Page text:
New proposal to force all video uploaders in China to use their real names


Youku redesigns homepage for smaller screens and mobile viewers

China’s State Administration of Radio, Film, and Television (SARFT) yesterday issued a notice that proposes, among other things, anyone who uploads a video to the internet must be registered on the hosting website with their real name (hat-tip to Techweb for spotting).

This means websites like Youku (NYSE:YOKU) will likely be forced to implement a verification system wherein users must input their real name. Users who don’t comply will not be allowed to upload any audio-visual content.

The notice states the proposed regulation will “improve management, create a civilized and healthy environment, and prevent vulgar, pornographic, and violent audio and video content that has a negative impact on society.” [translation ours]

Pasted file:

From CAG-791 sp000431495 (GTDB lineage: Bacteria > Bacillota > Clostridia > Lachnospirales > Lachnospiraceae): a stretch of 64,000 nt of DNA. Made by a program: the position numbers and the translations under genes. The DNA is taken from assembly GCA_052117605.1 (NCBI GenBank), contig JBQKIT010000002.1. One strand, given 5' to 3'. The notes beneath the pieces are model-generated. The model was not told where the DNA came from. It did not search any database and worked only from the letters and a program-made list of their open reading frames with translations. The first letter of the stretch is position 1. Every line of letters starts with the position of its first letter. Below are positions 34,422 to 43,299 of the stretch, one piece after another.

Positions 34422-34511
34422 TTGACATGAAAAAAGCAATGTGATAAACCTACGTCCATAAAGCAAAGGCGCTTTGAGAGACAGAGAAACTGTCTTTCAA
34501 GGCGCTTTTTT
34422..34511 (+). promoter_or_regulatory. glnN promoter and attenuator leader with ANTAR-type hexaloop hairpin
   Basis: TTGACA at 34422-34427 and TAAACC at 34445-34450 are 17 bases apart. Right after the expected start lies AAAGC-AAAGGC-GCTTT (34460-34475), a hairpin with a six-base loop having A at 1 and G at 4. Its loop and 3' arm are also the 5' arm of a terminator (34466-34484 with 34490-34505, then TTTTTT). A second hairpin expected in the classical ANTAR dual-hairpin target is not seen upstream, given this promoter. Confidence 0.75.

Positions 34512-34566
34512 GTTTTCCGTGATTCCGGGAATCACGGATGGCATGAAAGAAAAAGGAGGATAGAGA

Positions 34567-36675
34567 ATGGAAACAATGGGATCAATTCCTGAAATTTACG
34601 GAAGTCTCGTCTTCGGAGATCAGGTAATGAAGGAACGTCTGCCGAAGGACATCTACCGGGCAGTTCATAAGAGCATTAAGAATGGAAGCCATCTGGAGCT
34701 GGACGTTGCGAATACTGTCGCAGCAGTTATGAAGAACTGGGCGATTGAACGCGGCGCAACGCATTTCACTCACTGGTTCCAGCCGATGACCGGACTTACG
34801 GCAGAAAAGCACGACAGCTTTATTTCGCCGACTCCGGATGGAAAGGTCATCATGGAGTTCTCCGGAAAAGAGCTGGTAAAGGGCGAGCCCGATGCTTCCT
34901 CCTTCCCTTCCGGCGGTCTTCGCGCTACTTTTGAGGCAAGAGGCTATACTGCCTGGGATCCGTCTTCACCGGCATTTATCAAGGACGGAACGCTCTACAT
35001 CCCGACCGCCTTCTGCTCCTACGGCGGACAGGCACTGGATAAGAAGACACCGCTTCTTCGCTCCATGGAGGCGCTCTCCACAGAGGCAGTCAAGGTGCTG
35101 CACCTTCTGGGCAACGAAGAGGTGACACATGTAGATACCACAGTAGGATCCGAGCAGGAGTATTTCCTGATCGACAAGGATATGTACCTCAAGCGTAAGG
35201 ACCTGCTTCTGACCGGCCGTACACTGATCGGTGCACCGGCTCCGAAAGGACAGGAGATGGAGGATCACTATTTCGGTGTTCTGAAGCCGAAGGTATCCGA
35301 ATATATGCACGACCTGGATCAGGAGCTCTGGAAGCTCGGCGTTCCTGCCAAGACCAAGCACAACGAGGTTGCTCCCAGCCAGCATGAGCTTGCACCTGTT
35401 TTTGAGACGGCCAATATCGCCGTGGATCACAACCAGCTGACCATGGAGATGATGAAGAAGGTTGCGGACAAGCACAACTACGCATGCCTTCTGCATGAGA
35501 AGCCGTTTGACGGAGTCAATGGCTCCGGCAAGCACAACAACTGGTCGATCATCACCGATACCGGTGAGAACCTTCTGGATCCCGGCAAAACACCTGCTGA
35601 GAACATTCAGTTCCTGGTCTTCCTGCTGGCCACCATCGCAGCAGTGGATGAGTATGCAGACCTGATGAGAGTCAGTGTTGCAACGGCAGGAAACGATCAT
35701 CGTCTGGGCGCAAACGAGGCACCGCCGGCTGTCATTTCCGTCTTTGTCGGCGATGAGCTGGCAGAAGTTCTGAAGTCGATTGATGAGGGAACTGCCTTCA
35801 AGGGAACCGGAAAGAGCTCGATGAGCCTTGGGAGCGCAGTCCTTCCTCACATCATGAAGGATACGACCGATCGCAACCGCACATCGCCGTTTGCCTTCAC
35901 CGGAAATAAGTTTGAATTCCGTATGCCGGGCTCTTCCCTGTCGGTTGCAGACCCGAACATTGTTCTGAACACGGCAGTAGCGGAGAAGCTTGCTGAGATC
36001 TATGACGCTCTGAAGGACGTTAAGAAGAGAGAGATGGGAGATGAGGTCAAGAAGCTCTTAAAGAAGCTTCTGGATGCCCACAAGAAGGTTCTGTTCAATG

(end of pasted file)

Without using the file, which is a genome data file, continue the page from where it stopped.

As we’ve noted before, these real-name ID checks can cost the company RMB 2 ($0.33) per user, which can amount to a sizable sum for popular video portals. Youku reported it had 14 million daily active users in June of last year.

The movement for real-name registration isn’t a new one. We’ve already seen it implemented on WeChat, general internet access, and all phone and mobile network connections, as well as half-measures taken on Sina Weibo and dating sites. In the past however, the charge has typically been led by the Ministry of Industry and Information Technology (MIIT) rather than SARFT.

Critics will likely argue that this latest proposal is another method of tightening censorship, suppressing dissidents, and monitoring citizens online.

(Editing by Steven Millward)

(And yes, we're serious about ethics and transparency. More information here.)

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